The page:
Trevor Collett | May 16, 2013

Tasmanian speeding fines have plummeted 33.5 percent in the twelve months to March 2013.

From 36,475 fines issued in the twelve months to March 2012, the number of drivers caught speeding in the following 12 months has fallen to 24,261.

The figures have raised concerns from the public of diminished road safety and a state government budget black hole caused by a drop in revenue.

Speaking to News Ltd, Police Minister David O'Byrne said police were using methods other than speed cameras to catch offenders.

"I'm advised Tasmania Police are becoming less dependent on fixed speed cameras, and catching more offenders with other devices like hand-held and car-mounted radars," Mr O’Byrne said.

Mr O'Byrne also said that the figures reflect an improvement in driver behaviour.

"More broadly, we're seeing a slight downward trend in most traffic offences including speeding fines, failing to wear a seatbelt, using mobile phones, and unregistered vehicles," Mr O’Byrne said.

"To some degree, those results reflect safer driving, which is consistent with our road toll falling to record lows."

TMR spoke with Vince Taskunas from Tasmanian motoring body the RACT.

Mr Taskunas said the RACT were made aware of software issues with speed cameras by Tasmania Police which caused a reduction in fines. He also believed that a targeted anti-speeding campaign in the last 12 months has been effective.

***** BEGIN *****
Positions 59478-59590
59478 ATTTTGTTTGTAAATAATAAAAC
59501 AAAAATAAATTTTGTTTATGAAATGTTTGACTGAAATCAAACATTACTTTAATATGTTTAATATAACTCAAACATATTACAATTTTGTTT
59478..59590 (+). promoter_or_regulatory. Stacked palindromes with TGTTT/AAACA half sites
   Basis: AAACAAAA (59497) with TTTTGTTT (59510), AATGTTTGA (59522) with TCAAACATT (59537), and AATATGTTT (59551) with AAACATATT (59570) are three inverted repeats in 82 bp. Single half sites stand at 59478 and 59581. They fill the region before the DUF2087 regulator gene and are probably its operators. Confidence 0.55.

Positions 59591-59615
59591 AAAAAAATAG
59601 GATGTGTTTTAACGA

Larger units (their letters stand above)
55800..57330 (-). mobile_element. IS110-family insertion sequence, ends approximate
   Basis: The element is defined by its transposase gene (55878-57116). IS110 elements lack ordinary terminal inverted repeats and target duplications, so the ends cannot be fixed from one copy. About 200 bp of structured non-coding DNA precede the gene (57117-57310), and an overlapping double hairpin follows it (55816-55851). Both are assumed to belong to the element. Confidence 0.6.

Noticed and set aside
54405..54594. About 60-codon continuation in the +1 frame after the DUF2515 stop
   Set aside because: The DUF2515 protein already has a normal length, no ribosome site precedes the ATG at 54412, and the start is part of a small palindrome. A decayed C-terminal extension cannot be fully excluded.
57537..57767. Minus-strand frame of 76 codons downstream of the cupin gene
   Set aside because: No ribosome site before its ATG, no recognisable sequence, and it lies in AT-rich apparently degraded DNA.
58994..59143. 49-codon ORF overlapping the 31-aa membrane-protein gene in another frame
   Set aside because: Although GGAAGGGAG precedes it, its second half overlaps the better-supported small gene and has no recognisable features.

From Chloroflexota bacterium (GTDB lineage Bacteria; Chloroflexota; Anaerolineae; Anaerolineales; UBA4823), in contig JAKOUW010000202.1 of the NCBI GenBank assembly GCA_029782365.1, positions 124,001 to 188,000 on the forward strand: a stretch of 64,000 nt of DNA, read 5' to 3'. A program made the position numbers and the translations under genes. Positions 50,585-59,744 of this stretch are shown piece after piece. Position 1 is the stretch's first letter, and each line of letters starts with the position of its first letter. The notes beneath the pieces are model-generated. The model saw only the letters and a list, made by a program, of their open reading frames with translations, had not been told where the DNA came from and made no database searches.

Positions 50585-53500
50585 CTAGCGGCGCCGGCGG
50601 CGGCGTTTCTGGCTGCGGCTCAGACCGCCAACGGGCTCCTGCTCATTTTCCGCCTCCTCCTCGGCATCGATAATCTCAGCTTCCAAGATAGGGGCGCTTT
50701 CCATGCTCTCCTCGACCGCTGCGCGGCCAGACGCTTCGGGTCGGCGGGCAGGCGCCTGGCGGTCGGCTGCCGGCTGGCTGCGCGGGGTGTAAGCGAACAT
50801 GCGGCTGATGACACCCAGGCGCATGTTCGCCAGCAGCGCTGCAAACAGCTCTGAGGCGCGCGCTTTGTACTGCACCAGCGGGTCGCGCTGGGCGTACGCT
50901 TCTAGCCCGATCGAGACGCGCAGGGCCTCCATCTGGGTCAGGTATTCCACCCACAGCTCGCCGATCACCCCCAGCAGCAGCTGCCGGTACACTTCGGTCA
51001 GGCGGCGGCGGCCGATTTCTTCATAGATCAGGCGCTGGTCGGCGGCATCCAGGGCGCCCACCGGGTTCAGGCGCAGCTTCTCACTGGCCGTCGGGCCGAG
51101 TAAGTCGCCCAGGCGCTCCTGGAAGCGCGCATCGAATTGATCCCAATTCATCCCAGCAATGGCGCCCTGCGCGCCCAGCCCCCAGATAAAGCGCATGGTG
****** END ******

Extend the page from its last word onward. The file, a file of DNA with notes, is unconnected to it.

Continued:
“A lot of funding has been directed at speed related campaigns,” Mr Taskunas said. “It is quite logical to suggest that this has changed driver behaviour.”

Mr Taskunas also said that the Tasmanian government have focused on improving speed limits around the state, and that the public have been made aware of the new speed limits.

“Our gut feeling is that the reduction in fines is due to a combination of those two and budget cuts to police,” Mr Taskunas said.

“Effort levels from police are no lower than in previous years but feedback from RACT members is telling us they have seen fewer police on the roads in comparison to previous years.”

And the Tasmanian Police Union agrees, blaming budget cuts and fewer officers on the front line for the reduction in fines.

As of April 30, Tasmania’s road toll stood at nine, up two from the same time last year.


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